Tira, the zebra foal, born dark with spots instead of stripes, near the other zebras. Copyright @frankliuphotography, all rights reserved.

Tira: a unique zebra foal

Zebras have a striking appearance by default, but sometimes, in a world of stripes, being born without them makes you even more unique. This is the case of Tira, a young foal spotted (pun intended) in the Matira Camp of Maasai Mara National Reserve, Kenya, as reported on Sep. 14, 2019.

Tira, named after the tour guide and photographer who found him, Mr. Antony Tira, is a rare “blacker” zebra: he is mostly a dark brown with white spots, which makes a flashy, unusual look — a look that, unfortunately, may not be a positive for the young foal.

Animals like Tira have been spotted before, as early as 1964, however, it’s very rare that they grow beyond six months. The odd pattern is likely due to a melanin disorder, which makes the fur grow darker than it would usually be. Beyond the cute appearance, however, Tira lacks fur on his tail and some on his face, which may be due to underlying issues affecting the foal beyond the unusual color.

People at the Maasai Mara Game Reserve say there has been a foal like Tira in their herds, although that one still had stripes. A similar foal was seen in the Okavango Delta, Botswana, in 2016. The foal, born mostly black with bold white stripes on its rump, had very faint striping still visible against the darker background.

Melanistic zebra are quick target for predators and ostracized by their herds. The opposite also happens, with some zebra born a lighter brown or even with blonde stripes instead of black. Usually these animals do not do well in the wild, and the few that survive to adulthood are kept in captivity or in private reserves under human protection.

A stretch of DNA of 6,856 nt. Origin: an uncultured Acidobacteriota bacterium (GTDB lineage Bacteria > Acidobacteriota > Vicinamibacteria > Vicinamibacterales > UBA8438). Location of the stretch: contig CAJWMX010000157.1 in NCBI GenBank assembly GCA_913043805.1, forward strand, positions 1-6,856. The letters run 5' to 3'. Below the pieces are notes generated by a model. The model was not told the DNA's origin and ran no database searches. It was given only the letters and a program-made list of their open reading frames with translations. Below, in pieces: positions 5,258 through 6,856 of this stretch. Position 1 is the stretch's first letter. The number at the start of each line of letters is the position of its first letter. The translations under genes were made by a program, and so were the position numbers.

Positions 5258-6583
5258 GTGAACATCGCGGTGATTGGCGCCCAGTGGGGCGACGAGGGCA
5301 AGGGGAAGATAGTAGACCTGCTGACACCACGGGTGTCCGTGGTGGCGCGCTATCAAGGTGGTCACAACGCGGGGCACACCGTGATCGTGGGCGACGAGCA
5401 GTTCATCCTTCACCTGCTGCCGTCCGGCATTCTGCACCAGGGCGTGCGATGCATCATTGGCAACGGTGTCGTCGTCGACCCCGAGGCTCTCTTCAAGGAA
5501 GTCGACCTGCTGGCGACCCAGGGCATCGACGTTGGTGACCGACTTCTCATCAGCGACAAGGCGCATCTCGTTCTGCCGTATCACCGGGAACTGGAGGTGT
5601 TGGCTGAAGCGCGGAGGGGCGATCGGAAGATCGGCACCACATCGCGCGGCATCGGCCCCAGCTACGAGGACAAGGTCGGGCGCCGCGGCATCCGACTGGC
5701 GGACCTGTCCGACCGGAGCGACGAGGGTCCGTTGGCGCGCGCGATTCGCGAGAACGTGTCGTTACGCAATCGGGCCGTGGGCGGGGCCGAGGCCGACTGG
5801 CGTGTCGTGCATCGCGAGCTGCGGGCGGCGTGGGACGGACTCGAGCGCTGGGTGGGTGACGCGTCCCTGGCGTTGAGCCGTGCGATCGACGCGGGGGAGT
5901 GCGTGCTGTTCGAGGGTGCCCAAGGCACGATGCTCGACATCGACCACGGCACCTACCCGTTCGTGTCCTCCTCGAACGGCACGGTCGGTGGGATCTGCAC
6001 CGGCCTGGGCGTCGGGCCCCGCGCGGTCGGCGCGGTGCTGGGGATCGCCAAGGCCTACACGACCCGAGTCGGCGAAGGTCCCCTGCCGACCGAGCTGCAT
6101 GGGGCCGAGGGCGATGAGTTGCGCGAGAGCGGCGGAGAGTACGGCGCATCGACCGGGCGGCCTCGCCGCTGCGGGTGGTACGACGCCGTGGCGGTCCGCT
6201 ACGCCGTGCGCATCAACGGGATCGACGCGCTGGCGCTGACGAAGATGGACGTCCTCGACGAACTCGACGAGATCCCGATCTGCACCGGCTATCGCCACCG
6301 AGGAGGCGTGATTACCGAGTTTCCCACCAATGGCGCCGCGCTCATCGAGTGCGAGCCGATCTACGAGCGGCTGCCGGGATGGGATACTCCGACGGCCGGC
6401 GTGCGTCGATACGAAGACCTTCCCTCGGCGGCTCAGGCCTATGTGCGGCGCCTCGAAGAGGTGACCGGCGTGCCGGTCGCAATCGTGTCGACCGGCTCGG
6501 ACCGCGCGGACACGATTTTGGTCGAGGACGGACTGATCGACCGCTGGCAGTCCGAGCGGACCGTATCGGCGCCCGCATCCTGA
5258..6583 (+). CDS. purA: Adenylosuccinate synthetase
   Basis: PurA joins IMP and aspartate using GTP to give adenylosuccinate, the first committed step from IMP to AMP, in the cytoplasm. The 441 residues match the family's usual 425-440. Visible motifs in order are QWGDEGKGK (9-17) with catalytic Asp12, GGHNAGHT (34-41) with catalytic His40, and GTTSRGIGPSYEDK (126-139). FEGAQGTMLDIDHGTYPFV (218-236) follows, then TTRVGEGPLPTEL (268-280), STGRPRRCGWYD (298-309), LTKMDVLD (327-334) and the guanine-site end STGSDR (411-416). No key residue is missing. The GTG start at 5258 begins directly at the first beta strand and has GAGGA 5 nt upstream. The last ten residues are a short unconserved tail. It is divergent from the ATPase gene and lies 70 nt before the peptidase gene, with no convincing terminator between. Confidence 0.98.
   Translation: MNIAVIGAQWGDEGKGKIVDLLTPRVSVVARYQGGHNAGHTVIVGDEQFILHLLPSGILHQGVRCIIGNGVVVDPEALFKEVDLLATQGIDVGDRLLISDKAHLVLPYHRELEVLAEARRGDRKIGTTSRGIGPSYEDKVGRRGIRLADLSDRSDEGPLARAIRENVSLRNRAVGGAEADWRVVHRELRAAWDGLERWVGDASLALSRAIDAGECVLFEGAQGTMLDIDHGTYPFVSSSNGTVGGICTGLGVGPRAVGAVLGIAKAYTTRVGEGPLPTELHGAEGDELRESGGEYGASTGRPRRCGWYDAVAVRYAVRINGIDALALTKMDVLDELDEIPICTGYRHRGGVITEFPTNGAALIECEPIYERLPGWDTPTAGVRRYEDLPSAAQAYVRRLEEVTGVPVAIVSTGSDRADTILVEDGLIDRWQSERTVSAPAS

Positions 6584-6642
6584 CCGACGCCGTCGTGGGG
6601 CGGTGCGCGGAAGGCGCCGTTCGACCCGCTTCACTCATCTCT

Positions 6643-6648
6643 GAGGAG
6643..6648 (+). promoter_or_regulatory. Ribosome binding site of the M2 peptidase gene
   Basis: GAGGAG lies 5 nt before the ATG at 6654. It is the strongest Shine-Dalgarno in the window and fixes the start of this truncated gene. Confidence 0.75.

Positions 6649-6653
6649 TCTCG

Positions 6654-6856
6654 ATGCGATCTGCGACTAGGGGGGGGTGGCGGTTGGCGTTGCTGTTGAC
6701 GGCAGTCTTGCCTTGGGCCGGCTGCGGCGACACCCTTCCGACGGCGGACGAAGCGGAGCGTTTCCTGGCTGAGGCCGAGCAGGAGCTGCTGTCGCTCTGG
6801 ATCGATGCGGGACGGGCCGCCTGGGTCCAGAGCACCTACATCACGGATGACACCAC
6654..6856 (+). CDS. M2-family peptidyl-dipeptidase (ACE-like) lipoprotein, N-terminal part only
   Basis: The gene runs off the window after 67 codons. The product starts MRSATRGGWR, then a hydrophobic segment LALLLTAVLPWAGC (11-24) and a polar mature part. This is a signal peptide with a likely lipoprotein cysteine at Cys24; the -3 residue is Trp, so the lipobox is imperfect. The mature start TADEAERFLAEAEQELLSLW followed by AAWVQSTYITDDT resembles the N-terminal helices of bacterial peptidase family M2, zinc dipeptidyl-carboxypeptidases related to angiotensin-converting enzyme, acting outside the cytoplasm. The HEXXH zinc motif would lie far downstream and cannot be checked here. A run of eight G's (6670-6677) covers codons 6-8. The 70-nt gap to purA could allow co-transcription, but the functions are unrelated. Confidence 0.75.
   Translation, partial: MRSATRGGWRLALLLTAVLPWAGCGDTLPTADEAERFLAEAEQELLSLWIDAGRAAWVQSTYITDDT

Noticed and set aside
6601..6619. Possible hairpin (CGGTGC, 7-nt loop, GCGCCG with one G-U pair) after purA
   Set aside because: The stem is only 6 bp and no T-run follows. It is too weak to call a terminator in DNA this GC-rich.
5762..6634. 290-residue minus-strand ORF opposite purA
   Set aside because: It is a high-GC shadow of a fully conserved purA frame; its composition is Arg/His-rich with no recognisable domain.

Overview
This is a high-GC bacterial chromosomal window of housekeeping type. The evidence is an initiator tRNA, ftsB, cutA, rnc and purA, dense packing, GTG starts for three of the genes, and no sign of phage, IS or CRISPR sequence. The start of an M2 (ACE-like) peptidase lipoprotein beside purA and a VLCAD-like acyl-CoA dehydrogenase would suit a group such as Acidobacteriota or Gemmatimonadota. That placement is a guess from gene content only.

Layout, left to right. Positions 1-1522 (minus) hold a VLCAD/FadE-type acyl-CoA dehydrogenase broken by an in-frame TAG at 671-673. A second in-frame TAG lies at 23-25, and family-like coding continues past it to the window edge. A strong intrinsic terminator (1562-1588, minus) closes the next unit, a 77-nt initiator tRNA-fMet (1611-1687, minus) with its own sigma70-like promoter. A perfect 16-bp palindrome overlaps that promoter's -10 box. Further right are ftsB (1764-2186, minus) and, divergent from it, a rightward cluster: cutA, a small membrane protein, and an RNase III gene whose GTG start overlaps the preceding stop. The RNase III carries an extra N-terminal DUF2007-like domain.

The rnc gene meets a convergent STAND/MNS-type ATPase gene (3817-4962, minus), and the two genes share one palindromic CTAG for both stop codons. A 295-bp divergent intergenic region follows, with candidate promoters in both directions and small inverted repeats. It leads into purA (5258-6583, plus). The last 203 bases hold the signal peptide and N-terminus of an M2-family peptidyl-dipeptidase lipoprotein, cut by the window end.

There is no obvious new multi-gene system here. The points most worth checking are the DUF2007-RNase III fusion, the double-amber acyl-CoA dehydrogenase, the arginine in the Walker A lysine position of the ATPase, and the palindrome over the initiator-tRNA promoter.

While the mechanics of why zebra have stripes is still not fully understood, it’s believed the stripes serve as a way to ward off flies and other insects, as they confuse the flight pattern. It may also help to confuse predators, as the zebras move in large herds and the pattern makes it difficult for a predator to pinpoint individual zebras. The latter is likely one of the reasons why melanistic and non-melanistic zebras do not survive long.

While all zebras are striped, not all zebras are striped equal. Some, such as those in Namibia, do not have striped legs, whereas those in Tanzania do. The stripes are also unique to each zebra, each having their own pattern.

(And yes, zebras are black — or dark bay — with white stripes. There’s the answer to that one age-old question!)

We can only hope Tira manages to survive to adulthood. For now, we can admire his unusual looks and continue our studies on how and why zebras are striped the way they are.

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